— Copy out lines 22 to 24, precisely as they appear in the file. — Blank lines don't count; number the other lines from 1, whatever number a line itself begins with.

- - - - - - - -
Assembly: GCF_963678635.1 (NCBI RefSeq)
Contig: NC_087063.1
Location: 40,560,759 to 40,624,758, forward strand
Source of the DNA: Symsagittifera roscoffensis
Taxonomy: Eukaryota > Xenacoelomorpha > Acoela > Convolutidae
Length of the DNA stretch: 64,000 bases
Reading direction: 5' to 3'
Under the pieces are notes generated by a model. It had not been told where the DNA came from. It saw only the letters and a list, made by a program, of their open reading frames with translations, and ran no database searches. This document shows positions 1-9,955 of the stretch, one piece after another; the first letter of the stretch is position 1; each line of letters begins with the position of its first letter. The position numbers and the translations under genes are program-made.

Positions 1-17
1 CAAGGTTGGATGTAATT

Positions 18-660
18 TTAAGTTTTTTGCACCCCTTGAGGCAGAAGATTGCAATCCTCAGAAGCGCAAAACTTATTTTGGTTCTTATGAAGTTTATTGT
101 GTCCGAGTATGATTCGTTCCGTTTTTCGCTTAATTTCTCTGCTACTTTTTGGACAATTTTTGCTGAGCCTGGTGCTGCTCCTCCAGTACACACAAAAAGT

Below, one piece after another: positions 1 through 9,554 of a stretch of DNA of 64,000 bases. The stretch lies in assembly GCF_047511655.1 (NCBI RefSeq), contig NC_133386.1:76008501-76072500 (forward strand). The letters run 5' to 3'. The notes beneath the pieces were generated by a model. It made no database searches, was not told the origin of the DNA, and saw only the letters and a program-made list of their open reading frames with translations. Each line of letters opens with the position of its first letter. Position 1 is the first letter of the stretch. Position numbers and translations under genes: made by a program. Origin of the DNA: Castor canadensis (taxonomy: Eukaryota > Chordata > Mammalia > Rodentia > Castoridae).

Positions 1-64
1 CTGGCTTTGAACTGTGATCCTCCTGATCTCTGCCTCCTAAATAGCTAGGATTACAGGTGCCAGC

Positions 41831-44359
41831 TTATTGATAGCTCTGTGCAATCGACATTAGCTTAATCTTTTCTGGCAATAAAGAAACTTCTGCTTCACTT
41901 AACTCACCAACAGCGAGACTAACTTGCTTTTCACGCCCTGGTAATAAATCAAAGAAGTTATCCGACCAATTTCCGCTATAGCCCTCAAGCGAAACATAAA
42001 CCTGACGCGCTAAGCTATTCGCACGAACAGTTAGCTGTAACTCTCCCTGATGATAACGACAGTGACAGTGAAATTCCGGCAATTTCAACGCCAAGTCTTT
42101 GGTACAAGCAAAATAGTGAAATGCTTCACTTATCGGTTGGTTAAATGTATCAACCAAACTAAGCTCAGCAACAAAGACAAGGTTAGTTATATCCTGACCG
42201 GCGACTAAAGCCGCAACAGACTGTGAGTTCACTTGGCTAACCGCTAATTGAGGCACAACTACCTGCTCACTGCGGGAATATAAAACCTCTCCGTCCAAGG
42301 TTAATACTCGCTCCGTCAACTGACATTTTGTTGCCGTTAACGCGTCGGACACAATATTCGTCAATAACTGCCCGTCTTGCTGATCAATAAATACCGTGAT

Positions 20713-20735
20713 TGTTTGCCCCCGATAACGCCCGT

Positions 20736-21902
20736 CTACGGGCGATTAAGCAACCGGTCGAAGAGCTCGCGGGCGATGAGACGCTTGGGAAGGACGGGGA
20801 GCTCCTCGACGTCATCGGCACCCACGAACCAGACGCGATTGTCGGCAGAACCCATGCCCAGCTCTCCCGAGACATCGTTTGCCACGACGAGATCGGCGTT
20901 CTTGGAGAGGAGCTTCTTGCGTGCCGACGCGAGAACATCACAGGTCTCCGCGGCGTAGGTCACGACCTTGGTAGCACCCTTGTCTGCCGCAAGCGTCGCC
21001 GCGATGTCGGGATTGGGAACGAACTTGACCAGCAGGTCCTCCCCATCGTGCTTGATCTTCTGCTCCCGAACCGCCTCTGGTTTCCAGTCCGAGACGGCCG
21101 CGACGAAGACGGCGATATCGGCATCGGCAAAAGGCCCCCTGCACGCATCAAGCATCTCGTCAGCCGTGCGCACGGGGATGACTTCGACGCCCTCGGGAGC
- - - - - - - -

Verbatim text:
42201 GCGACTAAAGCCGCAACAGACTGTGAGTTCACTTGGCTAACCGCTAATTGAGGCACAACTACCTGCTCACTGCGGGAATATAAAACCTCTCCGTCCAAGG
42301 TTAATACTCGCTCCGTCAACTGACATTTTGTTGCCGTTAACGCGTCGGACACAATATTCGTCAATAACTGCCCGTCTTGCTGATCAATAAATACCGTGAT

Positions 20713-20735